Natalia Chermoshentseva, human rights activist and founder of Dignity Initiative, arrived for the discussion a few days earlier from her base in Kiev. She indicated that after the Kakhovka dam was destroyed by Russia in June 2023, water access for a wide region, beyond borders, was lost. Another priority, she said, is to eventually rebuild houses and schools. In one community with 421 children, 100 remain in the community, living under occupation. Four of its seven schools were targeted and destroyed. These children are a small example of those who will need tremendous support because of physical and psychological violence, the deaths of loved ones, and living in community centers. Rebuilding cannot begin yet, she said, because drones will bomb new locations. One simpler solution is to make tennis tables available for children, as a way to help with mental recovery and resilience through play. “The war is going on for two years now. This is their childhood, and there will be no other,” she said.


Some of the participants at the forum included (l-r): Eric Schwartz, Fionnuala Ní Aoláin, Iryna Drobovych, Natalia Chermoshentseva, and Maria Sheremeta



The Insights of Fionnuala Ní Aoláin

law professor at the University of Minnesota

I had the great privilege to travel to Ukraine in December. My visit gave me a close view of the bravery of the Ukrainian people, but also the challenges that are faced daily. It’s really hard to think about the day after [the conflict ends] while you’re in the middle of war and your phone goes off a couple of times a day to tell you to go to shelter because of bombings. But it is absolutely critical that we think about the day after, and a transition from war to peace. That requires extensive, and I should say painful, legwork to be done in advance.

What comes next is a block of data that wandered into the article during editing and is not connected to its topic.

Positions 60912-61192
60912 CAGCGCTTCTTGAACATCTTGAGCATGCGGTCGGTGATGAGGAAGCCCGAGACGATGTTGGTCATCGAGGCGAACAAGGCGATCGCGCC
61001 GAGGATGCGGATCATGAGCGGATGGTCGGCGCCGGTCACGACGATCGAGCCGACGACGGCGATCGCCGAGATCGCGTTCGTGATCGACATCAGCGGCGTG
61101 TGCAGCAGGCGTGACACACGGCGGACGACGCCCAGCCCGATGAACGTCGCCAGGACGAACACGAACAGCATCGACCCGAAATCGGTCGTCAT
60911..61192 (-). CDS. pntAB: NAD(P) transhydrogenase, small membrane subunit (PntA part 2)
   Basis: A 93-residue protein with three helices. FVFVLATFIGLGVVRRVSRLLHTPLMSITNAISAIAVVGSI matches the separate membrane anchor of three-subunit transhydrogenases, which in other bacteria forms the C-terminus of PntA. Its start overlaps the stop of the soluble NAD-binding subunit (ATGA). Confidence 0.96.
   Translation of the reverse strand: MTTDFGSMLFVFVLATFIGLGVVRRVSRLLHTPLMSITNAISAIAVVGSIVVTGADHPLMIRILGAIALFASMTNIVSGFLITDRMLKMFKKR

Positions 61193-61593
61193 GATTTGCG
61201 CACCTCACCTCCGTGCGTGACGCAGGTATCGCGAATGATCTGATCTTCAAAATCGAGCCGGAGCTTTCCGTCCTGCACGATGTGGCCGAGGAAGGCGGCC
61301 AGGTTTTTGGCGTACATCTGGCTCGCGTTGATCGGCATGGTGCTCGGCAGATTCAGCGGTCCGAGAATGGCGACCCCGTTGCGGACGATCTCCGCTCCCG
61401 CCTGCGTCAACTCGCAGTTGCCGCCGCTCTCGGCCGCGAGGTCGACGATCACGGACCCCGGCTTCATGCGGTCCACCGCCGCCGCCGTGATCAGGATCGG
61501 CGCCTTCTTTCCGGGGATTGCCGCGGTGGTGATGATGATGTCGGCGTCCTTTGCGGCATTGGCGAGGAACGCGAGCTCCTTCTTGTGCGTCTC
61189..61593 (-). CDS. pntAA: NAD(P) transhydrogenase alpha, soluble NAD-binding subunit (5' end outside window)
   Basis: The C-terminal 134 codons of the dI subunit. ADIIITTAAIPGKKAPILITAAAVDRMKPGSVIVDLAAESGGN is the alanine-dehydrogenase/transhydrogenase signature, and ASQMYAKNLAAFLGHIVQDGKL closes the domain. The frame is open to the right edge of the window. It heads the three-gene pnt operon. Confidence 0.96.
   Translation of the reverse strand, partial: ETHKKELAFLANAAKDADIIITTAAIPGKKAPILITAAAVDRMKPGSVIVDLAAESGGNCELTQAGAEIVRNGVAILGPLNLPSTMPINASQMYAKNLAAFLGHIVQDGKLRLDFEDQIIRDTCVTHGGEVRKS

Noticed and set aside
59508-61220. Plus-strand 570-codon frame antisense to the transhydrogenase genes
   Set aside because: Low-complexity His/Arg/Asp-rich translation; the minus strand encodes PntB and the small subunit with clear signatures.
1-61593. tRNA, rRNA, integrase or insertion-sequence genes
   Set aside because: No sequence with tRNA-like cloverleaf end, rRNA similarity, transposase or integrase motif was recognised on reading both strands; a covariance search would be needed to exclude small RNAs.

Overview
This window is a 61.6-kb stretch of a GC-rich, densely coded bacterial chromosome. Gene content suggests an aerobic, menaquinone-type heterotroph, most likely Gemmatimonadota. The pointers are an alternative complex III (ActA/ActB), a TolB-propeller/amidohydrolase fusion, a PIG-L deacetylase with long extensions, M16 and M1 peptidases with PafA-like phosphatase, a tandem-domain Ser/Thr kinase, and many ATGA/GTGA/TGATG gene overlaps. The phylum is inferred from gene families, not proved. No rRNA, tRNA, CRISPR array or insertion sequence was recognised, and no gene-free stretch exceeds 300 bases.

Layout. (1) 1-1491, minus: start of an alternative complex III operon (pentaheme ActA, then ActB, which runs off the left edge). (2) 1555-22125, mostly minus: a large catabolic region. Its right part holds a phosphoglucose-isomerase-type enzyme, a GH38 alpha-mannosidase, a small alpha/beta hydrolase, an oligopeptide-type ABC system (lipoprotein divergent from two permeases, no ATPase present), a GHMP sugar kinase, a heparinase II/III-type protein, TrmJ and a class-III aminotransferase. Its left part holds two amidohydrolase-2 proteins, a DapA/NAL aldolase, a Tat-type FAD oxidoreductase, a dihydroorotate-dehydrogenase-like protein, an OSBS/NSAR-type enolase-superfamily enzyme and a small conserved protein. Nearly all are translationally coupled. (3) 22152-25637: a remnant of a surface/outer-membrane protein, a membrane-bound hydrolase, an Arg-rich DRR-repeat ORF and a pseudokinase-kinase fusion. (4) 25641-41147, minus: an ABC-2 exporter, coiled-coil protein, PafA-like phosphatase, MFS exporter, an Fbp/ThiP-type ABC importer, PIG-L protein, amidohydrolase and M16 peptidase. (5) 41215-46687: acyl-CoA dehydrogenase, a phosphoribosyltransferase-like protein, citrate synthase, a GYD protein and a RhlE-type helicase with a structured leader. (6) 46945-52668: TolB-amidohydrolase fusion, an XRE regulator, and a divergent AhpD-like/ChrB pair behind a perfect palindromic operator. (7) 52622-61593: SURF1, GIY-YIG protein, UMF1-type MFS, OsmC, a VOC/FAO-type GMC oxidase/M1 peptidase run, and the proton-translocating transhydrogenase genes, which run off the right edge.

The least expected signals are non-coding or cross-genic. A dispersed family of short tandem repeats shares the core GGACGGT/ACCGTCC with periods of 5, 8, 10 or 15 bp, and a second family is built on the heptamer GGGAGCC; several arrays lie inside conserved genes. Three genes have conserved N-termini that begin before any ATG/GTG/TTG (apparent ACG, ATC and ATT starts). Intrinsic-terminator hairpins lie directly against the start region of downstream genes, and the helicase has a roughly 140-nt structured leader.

The average length of success for a peace agreement is five years, statistically — most of them don’t last very long. If they’re going to last, they have to be embedded in sustained thinking, structuring, positioning, inclusion, and conversation, which has to happen both within a society but also outside. The success of any peace process is always going to be dependent on the partners who supported it and the willingness of the international community to stick with it. And most importantly, the intent to pay for it.

Frankly, the international community is very good on the signing day, and the pictures on the White House lawn, and absolutely dismal at the long term, because we run in four-year cycles. Many around the world, including the Russian Federation, do not.

I say this from a context of having been closely engaged in the Northern Ireland peace process —[the peace process] requires profound long-term deep commitment and deep, deep pockets.